Sam Dean | The Roanoke Times
Thursday March 30, 2006
He's healing and back in uniform. But Jordan Sherwood still struggles for answers -- about the war, and how it's affected him.
On a bright October afternoon in 2005, Jordan Sherwood waits at the Roanoke Regional Airport for a flight to Camp Pendleton, his Marine Corps base in California.
He's smiling, surrounded by family, looking out the terminal windows at the mountains beyond, the leaves turning in the autumn sunshine.
People pass him in the terminal, taking no notice, just another passenger, a tall, handsome young man with a barely noticeable limp. You wouldn't take him for a Marine unless you saw him in his Purple Heart-pinned uniform, or unless you saw him naked -- his clothes hide most of the scars.
SOURCES: Associated Press; icasualties.org; Iraq Body Count; Unknown News; Marc Herold, University of New Hampshire
Pink and purple and white, the scars range from specks that resemble shaving nicks to long lines where shrapnel and concussion blew open his body and surgeons closed him up.
Jordan, 22, a Roanoke native, is eagerly returning to Camp Pendleton, where he will receive his second Purple Heart and resume his duties as a lance corporal and combat cameraman.
He has spent a long spring, summer and fall weathering red tape, surgeries, rehabilitation and boredom, waiting for his body to heal. He's also unexpectedly found a girlfriend, a fellow Marine whose life has become entwined with his and the war.
He will be back in a Marine uniform by nightfall. He's nervous, unsure of what to expect, but confident that his other family, the Marines, will take care of him.
From the tarmac, he calls his mother, Ginger Fitzgerald, on his cellphone and presses his palm against his plane window. She returns the gesture, pressing her hand against the terminal window, leaving a damp palm print on the glass when the plane rolls away.
"I've been fed up with him at times -- he can be so stubborn -- but I've been crying since last night watching him pack," Ginger says, rubbing her puffy eyes. She laughs: "This whole thing has made me old. I've got a lot more wrinkles. I'm going to charge the military for a face-lift."
Wounded twice by roadside bombs during two tours in Iraq, Jordan will be on limited duty at Camp Pendleton until he goes before a medical board, which will review his clinical records, physical condition and attitude. To qualify for full duty, he'll also have to pass a test that includes a three-mile run, sit-ups, pull-ups and marksmanship.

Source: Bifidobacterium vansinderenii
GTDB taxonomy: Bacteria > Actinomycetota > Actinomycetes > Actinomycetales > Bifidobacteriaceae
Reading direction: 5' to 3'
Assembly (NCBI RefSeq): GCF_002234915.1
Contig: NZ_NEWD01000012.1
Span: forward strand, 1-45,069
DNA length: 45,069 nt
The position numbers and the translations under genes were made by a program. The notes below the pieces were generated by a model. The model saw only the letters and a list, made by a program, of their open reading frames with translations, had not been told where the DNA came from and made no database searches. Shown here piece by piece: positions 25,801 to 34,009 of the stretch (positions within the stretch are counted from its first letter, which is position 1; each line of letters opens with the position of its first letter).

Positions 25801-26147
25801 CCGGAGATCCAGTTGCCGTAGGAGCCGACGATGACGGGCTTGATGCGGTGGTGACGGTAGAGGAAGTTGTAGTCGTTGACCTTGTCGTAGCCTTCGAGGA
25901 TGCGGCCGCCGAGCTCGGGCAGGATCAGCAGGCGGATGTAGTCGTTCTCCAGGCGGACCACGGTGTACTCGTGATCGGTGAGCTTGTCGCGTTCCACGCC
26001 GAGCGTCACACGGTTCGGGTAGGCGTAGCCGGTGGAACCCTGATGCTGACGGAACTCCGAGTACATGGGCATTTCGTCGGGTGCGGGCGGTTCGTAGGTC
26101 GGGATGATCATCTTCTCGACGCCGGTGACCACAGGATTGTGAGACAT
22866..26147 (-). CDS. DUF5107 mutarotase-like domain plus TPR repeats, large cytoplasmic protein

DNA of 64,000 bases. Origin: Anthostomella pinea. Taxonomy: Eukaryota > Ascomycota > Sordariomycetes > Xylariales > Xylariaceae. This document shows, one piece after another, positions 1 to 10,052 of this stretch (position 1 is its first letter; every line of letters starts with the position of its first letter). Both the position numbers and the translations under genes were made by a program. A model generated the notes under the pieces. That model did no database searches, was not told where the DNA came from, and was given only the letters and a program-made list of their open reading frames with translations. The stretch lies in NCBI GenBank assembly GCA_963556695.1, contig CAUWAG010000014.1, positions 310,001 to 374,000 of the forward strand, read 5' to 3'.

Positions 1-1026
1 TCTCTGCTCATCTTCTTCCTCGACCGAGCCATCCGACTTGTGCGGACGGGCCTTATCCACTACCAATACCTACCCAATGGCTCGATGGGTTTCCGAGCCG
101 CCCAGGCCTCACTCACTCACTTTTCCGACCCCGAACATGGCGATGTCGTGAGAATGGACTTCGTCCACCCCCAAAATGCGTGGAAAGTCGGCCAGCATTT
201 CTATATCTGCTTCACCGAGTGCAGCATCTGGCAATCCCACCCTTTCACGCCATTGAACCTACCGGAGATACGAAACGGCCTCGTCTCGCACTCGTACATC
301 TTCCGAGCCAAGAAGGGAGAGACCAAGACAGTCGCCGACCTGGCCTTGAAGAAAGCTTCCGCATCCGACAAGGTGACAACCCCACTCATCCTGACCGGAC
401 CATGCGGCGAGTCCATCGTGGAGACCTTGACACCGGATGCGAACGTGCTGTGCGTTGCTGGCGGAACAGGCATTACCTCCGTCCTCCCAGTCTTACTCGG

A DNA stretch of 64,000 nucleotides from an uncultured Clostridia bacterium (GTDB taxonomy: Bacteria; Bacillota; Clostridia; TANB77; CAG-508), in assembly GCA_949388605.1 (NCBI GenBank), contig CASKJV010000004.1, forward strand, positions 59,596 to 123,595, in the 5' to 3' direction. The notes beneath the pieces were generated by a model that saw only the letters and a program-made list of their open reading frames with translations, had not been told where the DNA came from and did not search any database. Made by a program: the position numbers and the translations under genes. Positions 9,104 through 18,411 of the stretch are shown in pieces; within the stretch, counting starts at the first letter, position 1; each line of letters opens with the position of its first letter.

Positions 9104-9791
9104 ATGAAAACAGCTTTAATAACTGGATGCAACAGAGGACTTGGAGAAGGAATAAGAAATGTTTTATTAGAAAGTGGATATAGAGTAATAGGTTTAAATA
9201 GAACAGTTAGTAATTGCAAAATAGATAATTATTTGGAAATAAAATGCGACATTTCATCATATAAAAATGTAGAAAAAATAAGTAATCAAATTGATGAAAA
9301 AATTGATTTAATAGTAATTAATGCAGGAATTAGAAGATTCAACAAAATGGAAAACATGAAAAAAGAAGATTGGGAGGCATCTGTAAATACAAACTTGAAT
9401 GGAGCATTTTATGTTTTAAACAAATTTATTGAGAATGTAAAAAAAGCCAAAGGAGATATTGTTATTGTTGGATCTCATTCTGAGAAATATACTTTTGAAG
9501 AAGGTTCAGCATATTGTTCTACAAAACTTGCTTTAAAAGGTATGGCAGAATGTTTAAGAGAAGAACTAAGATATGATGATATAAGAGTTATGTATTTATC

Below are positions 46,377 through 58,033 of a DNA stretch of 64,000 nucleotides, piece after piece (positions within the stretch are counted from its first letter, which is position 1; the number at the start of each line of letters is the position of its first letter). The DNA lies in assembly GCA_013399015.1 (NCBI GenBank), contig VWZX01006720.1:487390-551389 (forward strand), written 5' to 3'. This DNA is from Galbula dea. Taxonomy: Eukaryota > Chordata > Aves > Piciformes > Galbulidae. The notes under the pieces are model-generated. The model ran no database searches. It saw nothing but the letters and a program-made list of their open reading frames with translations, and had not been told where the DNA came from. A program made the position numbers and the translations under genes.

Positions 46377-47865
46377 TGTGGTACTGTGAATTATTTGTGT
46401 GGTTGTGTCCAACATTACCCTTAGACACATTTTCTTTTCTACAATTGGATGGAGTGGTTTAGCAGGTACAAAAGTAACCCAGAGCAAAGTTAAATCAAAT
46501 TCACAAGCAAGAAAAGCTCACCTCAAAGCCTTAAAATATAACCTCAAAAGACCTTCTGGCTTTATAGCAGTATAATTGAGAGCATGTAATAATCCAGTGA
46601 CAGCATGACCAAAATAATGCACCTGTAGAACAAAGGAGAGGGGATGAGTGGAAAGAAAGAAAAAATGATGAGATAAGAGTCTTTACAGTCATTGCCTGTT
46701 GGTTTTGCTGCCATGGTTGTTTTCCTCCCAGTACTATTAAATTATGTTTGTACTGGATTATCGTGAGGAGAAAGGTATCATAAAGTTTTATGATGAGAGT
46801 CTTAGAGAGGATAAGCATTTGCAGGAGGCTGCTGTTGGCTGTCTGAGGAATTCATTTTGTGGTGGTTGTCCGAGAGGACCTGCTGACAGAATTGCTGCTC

Jordan loves the Marines, wants to re-enlist for another four years, but he has grown frustrated with the military's medical bureaucracy, which he believes has hurt his recovery by not starting rehabilitation on his leg sooner.
He also doesn't want to return to Iraq, where Marine combat cameramen are needed badly. His unit -- Headquarters and Service Company, Headquarters Battalion, Combat Camera, 1st Marine Division -- leaves soon for a yearlong deployment. If he returns to full duty, Jordan might have to go with them, joining thousands of other wounded troops serving in Iraq, where the war has lasted for three years now.
"God bless him, he just wants to be a Marine, whether it's sitting at a desk or going back to Iraq," says his commander, Chief Warrant Officer John Giles. "We've all been there [to Iraq], and if he's in this unit, he may well have to deploy again. Unfortunately, it's not just a matter of sending somebody else."
But soon after he returns to Camp Pendleton, Marine officials change their minds, deciding Jordan has done enough. If he qualifies for full duty, they will try to transfer him to a stateside unit that won't deploy, where he would finish the last year of his contract and receive an honorable discharge.
As American battlefield medicine and body armor have improved, so have insurgents' choice of weapons. IEDs, or improvised explosive devices -- the military's term for roadside bombs and other explosives -- have made brain injuries and amputations the signature wounds of the Iraq war.
Four Department of Veterans Affairs hospitals have been designated as polytrauma rehabilitation centers to treat the growing number of troops with catastrophic and complex injuries, especially brain damage.
The Army has opened a new amputation center at the Brooke Army Medical Center in San Antonio to support the existing amputation center at the Walter Reed Army Medical Center.
Explosions account for most of the head injuries and amputations.